The Bride Wore an Ethereal Lace Dress for Her Formal Garden Party Wedding Overlooking the Long Island Sound

1 month ago 34
google news Flipboard

During the COVID-19 pandemic, Vogue’s goal in our coverage is to celebrate responsible wedding planning, showcase a love story, and shed light on the questions that engaged couples are asking themselves now.

For those who are wedding planning, be sure to comply with all applicable state and local laws, guidelines, and CDC recommendations to ensure safety and reduce the risk of contracting and transmitting COVID-19.

Environmental educator and activist Sarah Michler met film director Henry-Alex Rubin when she was working as a production assistant in 2014. “I helped produce commercials and PSAs he directed and then co-produced the movie Semper Fi, which he wrote,” Sarah recalls. “I fell out of love with production, but I fell in love with Henry!” 

After a surprise picnic engagement on Nantucket in June, they initially discussed waiting until next summer to get married in the hopes that the pandemic would be over, and they could have the big wedding they’d always imagined. “But the more that seemed uncertain, the more we leaned into having a tiny wedding in October,” Sarah says. “This probably sounds ridiculous, but 2020 has been such a bad year that I wanted to fight back with the most giant act of positivity—getting married to the person I love. Because of official state guidelines, we could only have a very small amount of people outdoors in the backyard of my family’s home. Even so, I thought perhaps a small wedding with only a few family and friends might be even more meaningful than the large wedding we had always envisioned.”

They chose October 10, 2020 for the date because it was the last weekend that might be warm enough. “We also liked that the date and month added up—10+10=20!” Sarah says.

Known for being a meticulous planner, the bride’s mother worked tirelessly on the event alongside Hannah Elsaesser of Eloquence Events. “My mom had only three months to put everything together, and she pulled it off. They were some of the best months of my life,” Sarah says. “She made the whole process so much fun. I already miss our daily planning meetings! She thinks of everything, considers every detail and always has multiple contingency plans. Henry joked that she would make a brilliant film producer.”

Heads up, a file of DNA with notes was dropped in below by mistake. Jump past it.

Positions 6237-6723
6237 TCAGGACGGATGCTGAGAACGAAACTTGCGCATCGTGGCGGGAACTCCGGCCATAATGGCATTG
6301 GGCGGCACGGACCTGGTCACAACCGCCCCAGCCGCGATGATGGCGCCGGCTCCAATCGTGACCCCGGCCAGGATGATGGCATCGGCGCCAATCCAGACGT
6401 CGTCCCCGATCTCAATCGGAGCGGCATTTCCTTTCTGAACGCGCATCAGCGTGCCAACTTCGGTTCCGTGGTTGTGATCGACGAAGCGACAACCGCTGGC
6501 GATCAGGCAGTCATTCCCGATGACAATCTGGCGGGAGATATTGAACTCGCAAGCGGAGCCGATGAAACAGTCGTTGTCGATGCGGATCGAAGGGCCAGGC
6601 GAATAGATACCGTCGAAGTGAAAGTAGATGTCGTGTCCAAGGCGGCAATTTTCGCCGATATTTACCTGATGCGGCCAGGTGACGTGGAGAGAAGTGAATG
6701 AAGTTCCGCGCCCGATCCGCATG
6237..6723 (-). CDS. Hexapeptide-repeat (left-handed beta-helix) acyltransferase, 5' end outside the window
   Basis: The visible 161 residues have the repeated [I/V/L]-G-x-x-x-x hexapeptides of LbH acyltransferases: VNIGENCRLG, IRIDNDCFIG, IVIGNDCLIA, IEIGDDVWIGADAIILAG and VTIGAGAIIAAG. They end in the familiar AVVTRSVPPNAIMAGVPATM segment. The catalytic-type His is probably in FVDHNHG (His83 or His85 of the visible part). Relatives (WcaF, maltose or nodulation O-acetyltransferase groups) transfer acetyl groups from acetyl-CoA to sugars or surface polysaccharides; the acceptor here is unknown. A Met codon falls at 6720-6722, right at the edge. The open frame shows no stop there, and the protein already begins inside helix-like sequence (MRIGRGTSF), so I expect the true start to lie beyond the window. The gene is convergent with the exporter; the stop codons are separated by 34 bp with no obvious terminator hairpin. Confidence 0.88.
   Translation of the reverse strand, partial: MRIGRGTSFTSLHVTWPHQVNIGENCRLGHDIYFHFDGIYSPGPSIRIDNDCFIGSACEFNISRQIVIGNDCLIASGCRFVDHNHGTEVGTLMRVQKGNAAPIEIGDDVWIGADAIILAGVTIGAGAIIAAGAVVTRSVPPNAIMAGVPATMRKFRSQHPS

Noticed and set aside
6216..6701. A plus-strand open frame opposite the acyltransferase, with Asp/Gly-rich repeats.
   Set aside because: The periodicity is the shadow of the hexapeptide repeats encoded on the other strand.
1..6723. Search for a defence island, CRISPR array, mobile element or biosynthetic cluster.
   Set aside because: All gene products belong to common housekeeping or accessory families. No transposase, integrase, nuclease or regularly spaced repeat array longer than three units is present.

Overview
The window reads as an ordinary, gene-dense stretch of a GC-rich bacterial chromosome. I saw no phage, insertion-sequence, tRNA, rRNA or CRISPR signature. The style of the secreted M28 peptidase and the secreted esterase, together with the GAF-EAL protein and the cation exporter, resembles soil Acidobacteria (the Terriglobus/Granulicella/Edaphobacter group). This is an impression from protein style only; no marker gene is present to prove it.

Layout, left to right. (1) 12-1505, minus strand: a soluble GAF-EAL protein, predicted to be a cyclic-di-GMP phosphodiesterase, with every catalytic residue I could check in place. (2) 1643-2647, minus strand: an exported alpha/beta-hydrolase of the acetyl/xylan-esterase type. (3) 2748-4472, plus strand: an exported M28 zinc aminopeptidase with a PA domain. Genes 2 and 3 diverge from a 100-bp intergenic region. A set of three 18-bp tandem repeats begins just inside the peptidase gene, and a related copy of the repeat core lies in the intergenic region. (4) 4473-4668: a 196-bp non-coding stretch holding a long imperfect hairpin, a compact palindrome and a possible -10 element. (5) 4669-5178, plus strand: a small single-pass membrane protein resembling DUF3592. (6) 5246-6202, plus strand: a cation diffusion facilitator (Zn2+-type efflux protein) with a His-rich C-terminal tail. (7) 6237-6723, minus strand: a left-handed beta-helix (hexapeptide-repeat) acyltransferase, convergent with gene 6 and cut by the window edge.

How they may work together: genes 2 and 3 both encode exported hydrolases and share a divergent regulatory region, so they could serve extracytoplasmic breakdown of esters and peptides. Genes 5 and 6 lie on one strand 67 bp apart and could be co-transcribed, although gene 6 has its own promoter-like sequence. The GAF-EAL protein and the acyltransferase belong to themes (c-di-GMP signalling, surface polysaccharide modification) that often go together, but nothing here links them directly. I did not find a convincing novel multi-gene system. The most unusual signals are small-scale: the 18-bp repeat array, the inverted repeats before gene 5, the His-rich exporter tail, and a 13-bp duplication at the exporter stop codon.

Sarah’s father is the surgeon-in-chief of the Montefiore Medical Center and Albert Einstein College of Medicine, so the couple looked to him for guidance on how to properly COVID test all of their guests two days before the wedding. “We set up PCR testing stations at our apartment in NYC and in our home in Connecticut,” Sarah explains. “After each person tested, they got a sticker: ‘I Swabbed for Henry and Sarah!’”

Having the wedding at her family’s home in Connecticut was particularly emotional for Sarah. “In the backyard overlooking the Long Island Sound, there’s a kidney shaped pool that I learned how to swim in before I could walk,” she says. “Next to the pool is a looming, two hundred-foot tall sweetgum tree that used to hold a rope swing where my sisters and I spent our childhoods playing.” The sweetgum tree was featured prominently on the invitations, which were made of plantable seed paper,  and her friend, the artist Andie Dinkin, made a watercolor illustration of the couple sitting under it for the wedding program.